ANCHORAGE - The FedEx package from Hong Kong was labeled as a document, but when federal customs agents opened it during a routine inspection here, they found two cut and polished stones tucked inside a newspaper.
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"They appeared to be diamonds," Lance Robinson with the U.S. Customs and Border Protection said Thursday. "We had them appraised and confirmed as diamonds, and they were seized as smuggled goods."
The gems, destined for a New York City buyer, were the first of six shipments of smuggled or possibly "blood diamonds" worth more than $420,000 that were confiscated by customs officials in Anchorage since mid-May. Blood, or "conflict," diamonds are uncut stones mined in a war zone and sold to pay for illegitimate military actions, officials said.
Nationwide, more than $24 million worth of diamonds has been seized since 2006 by the agency, which monitors 325 U.S. points of entry, said Lynn Hollinger, a customs spokeswoman in Washington, D.C. The total value of the diamonds in Anchorage is fairly sizable, she said.
"It's not unprecedented but that's a good seizure there," she said. "It's a significant seizure."
All six of the shipments were intercepted at the local FedEx hub, but only the first two involved the same buyer and seller. Those also were the only packages containing smuggled cut diamonds, violating customs law by failing to properly declare the goods and concealing them within the shipment. U.S. law also requires goods valued at more than $2,000 to be backed by bonds, according to Robinson, the agency's port director for the Anchorage area.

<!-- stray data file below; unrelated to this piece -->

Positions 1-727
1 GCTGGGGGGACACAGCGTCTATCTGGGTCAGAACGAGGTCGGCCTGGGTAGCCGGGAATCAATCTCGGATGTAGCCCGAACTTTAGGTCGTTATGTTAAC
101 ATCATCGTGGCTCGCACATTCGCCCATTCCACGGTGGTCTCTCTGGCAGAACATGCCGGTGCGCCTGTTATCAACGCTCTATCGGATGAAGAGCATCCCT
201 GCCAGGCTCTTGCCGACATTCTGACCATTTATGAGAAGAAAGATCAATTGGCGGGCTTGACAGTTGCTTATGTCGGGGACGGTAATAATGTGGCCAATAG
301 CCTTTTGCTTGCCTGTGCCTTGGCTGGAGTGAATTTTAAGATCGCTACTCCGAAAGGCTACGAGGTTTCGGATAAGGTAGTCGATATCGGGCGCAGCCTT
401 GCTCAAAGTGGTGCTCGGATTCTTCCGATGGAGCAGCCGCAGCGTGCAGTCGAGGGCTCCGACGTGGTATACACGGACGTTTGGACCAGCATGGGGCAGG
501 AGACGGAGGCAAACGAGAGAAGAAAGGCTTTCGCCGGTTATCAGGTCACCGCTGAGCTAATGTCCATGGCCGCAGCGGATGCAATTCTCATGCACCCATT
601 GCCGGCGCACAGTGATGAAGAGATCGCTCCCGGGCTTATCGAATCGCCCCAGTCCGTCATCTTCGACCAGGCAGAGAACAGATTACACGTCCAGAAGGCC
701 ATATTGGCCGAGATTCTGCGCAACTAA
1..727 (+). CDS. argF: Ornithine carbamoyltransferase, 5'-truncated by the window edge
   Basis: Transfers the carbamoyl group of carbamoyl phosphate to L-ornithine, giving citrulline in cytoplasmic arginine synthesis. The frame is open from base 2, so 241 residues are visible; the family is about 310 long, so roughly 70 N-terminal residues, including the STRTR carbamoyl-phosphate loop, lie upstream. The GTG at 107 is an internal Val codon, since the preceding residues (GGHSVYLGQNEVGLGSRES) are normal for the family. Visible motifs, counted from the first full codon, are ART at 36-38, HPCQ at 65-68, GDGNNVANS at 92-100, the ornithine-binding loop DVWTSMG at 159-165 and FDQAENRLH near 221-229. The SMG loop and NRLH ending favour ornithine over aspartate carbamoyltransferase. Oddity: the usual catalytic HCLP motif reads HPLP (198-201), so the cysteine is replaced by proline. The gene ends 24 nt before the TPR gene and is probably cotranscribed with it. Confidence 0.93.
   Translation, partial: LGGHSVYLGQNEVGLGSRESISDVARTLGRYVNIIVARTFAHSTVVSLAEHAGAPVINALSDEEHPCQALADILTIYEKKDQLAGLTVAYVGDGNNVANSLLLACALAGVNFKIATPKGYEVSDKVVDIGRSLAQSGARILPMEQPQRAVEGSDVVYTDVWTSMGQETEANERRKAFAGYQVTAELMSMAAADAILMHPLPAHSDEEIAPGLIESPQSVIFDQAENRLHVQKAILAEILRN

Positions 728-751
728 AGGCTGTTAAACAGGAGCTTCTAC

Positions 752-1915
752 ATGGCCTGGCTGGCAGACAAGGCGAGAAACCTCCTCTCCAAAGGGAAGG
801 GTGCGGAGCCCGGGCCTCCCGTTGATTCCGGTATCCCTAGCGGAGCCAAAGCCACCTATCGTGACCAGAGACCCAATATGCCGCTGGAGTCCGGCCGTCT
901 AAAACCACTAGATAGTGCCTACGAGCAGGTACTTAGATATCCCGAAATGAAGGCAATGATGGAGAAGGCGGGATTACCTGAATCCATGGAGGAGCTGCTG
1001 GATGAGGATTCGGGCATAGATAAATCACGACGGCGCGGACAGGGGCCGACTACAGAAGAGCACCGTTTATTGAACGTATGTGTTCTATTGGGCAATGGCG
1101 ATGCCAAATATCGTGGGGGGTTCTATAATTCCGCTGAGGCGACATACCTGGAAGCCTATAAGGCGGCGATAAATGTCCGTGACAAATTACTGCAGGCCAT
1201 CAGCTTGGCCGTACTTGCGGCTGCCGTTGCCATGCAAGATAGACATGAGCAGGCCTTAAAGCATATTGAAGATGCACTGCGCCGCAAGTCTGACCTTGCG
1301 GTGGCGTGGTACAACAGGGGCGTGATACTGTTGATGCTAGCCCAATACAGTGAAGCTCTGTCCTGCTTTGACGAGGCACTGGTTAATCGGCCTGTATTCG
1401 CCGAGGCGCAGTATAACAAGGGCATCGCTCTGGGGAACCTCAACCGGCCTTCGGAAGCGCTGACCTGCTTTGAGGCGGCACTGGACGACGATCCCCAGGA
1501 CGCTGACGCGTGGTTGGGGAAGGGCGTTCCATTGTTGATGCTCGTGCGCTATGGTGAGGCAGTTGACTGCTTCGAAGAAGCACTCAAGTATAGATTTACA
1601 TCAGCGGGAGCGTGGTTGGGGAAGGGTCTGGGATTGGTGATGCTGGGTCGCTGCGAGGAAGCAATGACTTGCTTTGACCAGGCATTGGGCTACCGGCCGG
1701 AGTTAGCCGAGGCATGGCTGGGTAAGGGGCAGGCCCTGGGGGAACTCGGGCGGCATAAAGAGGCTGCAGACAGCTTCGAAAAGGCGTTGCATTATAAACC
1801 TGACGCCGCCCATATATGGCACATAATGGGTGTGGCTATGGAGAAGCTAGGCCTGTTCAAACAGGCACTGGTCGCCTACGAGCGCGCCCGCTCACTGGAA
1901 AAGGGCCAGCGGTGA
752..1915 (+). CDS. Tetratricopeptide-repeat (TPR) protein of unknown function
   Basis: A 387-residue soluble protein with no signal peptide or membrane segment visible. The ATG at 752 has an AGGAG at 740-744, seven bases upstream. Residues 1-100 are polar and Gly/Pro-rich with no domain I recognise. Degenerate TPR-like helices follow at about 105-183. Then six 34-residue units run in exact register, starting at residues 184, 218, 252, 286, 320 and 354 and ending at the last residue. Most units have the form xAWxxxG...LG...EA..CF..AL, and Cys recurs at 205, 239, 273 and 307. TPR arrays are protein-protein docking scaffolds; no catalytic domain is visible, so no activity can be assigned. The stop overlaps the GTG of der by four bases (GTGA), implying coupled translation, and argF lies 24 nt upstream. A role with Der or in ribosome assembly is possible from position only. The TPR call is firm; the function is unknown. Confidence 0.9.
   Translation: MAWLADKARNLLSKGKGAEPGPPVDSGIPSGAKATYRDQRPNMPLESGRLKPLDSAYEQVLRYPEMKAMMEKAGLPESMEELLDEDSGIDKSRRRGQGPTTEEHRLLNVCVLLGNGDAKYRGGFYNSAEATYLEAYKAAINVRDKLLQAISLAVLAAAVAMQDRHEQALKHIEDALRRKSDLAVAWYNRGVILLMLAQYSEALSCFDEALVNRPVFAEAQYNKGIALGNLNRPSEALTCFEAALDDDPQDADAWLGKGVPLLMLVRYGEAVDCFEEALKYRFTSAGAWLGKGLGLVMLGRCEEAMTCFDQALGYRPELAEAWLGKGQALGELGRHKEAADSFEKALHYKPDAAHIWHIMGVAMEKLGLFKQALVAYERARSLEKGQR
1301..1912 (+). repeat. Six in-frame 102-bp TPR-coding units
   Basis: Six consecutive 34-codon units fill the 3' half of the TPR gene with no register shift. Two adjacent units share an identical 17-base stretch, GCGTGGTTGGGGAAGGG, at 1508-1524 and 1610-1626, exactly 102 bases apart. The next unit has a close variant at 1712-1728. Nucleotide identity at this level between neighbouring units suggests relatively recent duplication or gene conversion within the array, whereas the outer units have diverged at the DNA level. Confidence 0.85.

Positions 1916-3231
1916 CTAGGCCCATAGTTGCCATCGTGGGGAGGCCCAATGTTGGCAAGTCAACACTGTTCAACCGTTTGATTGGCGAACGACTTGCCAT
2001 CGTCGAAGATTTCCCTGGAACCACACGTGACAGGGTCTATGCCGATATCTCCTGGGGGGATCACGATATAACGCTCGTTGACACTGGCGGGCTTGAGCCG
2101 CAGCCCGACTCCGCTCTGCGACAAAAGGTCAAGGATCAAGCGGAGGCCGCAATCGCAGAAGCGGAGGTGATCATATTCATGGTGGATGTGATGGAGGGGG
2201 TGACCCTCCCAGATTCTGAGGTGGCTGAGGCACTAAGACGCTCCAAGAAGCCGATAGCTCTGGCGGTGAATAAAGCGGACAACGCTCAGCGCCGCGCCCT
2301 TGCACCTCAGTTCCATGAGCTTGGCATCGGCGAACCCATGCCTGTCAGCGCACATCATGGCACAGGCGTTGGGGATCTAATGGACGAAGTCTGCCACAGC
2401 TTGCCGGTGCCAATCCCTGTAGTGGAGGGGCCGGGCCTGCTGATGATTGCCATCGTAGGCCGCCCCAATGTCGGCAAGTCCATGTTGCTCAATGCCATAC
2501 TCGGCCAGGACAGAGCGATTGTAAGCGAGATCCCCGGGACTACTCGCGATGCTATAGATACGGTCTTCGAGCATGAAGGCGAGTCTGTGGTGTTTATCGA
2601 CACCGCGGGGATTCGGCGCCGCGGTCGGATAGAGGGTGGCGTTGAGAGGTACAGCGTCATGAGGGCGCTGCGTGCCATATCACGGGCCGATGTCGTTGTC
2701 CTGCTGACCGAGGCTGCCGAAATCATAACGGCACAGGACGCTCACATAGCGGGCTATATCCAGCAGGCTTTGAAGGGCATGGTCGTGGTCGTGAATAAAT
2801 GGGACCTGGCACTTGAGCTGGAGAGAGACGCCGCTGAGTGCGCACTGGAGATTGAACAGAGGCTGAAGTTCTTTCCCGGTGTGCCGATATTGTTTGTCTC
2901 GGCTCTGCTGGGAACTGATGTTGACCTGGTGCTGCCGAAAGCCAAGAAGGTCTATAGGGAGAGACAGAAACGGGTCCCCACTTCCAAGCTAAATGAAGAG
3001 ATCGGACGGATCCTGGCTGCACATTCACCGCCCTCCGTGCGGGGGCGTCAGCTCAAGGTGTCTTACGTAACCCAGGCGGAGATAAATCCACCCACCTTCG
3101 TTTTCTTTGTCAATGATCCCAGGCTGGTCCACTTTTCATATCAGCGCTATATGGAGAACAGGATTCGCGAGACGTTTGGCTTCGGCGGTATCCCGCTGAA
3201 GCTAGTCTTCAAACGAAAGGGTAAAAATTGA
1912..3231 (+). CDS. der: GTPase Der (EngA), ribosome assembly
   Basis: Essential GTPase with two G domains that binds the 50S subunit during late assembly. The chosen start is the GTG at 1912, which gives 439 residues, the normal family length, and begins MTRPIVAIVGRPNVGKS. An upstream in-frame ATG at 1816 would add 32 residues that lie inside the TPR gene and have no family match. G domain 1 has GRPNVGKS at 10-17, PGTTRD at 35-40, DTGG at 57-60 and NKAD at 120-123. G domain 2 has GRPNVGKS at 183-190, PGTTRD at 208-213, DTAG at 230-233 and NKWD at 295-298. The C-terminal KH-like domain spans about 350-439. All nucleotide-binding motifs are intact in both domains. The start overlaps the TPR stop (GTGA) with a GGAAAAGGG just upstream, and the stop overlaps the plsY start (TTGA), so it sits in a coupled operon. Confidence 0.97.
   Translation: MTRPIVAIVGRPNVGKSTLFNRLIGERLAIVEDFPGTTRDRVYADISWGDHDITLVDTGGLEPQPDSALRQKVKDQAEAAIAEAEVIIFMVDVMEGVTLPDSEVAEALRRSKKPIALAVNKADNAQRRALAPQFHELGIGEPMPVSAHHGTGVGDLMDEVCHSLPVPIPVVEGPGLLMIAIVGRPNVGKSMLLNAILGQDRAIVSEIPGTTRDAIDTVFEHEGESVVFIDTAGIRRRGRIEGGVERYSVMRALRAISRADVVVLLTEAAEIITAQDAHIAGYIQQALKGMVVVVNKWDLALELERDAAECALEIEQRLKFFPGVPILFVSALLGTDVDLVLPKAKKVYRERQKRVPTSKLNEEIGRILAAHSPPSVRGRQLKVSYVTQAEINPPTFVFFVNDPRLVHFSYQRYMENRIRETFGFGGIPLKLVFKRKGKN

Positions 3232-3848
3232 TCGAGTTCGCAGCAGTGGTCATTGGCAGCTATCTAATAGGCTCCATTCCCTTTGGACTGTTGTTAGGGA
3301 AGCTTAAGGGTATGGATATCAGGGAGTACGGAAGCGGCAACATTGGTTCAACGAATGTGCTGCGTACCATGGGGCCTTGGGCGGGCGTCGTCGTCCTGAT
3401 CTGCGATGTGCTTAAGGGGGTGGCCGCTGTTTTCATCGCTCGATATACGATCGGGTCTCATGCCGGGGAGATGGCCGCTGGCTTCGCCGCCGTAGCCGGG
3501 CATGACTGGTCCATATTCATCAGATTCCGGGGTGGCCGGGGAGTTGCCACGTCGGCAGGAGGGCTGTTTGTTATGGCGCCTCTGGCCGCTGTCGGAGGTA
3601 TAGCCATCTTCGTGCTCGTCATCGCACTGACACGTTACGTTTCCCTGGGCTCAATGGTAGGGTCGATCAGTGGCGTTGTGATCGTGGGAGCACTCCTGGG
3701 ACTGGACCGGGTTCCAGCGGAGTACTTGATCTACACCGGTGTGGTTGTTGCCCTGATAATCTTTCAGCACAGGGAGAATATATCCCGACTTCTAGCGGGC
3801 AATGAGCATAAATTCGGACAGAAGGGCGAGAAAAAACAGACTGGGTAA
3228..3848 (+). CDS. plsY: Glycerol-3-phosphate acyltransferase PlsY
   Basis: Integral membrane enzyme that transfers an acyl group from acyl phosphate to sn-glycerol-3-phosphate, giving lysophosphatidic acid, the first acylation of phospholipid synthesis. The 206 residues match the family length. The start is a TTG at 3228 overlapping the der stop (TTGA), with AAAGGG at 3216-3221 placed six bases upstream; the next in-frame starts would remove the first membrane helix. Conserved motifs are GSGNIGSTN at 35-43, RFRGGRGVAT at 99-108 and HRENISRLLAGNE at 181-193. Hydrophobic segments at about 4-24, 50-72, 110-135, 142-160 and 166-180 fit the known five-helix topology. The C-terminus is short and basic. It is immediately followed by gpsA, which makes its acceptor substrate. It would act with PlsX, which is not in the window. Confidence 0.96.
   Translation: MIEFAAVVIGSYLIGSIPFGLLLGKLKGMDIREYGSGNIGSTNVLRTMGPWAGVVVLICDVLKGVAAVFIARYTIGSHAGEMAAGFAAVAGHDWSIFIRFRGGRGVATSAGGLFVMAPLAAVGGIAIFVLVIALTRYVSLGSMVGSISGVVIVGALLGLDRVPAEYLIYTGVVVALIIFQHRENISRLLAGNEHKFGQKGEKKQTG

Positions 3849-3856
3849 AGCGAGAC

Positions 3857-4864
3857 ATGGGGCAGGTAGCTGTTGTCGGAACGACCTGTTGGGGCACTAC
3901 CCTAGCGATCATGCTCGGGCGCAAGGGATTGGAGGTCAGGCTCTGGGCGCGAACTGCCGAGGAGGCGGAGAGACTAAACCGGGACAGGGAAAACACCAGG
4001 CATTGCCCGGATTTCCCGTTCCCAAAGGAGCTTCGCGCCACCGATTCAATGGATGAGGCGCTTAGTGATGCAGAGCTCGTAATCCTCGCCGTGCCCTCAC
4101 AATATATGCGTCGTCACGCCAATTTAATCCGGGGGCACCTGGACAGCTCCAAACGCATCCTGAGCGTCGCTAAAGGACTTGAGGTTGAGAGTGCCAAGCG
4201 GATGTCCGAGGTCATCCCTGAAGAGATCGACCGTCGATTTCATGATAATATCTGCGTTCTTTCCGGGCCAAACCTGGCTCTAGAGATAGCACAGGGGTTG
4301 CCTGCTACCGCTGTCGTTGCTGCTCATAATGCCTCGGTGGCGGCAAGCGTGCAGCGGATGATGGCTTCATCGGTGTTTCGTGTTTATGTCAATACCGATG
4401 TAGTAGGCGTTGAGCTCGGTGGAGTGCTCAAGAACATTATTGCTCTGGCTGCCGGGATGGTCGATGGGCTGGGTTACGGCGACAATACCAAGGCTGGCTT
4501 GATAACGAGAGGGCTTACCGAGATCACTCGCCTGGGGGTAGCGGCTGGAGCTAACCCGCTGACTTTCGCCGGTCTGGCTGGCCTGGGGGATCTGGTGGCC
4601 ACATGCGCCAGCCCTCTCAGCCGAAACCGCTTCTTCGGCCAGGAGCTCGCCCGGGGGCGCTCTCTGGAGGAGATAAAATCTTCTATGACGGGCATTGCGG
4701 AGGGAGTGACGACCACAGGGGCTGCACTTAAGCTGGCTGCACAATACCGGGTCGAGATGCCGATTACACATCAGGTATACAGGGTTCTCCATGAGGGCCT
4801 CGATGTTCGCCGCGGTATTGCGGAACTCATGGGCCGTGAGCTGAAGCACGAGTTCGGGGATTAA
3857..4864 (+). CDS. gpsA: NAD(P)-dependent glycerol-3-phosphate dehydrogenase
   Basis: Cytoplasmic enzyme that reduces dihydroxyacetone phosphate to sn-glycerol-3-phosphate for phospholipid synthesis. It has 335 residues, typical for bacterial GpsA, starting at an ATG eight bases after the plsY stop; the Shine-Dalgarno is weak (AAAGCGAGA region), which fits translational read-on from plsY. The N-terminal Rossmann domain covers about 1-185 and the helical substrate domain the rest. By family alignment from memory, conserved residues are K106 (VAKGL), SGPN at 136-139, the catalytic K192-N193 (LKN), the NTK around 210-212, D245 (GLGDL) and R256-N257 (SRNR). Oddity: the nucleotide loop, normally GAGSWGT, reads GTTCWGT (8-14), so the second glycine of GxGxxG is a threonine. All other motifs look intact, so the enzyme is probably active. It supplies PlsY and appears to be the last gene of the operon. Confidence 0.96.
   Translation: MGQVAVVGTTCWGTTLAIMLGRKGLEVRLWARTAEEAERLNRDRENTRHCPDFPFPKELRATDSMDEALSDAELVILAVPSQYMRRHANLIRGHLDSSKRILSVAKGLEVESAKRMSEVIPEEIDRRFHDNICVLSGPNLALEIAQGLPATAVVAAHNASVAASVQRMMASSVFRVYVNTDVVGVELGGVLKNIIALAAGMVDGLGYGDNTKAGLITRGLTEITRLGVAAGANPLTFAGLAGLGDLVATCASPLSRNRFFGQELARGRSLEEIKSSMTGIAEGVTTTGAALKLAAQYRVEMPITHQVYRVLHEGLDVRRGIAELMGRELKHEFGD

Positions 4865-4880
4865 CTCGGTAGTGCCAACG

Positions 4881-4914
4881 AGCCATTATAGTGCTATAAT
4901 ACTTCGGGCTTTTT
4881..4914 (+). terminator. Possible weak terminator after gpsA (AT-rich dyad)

The other four packages contained rough diamonds and involved different buyers and sellers. There are no obvious links between the cases that officials know of, Robinson said.
"They could be affiliated overseas," he said. "We don't know that."
Three of the shipments were bound for New York City from Hong Kong or Bangkok, Thailand. Other packages were sent from Bangkok to South Carolina and from Taipei, Taiwan, to Antwerp, Belgium.
The largest package contained 442 grams of rough diamonds valued at more than $300,000. The diamonds were beneath a layer of yellow quartz stones.
That shipment and two other packages containing uncut diamonds were not certified as required by the Kimberley Process Certification Scheme, an international program designed to track rough diamonds and certify their origins. The Kimberley Process was established with diamond industry support in 2002 amid escalating concern about "blood diamonds" that funded 1990s insurgencies that killed millions in Angola, Congo, Sierra Leone and Liberia.
None of the rough diamonds were sealed in tamper-resistant containers as required, either.
There have been no arrests, but all buyers and sellers have been notified and they have an opportunity to explain their actions. The cases are in the early stages of the forfeiture process, but Robinson said the smuggled diamonds will likely be returned after civil penalties are paid.
"The diamonds will probably be destroyed or retained by other agencies," he said.
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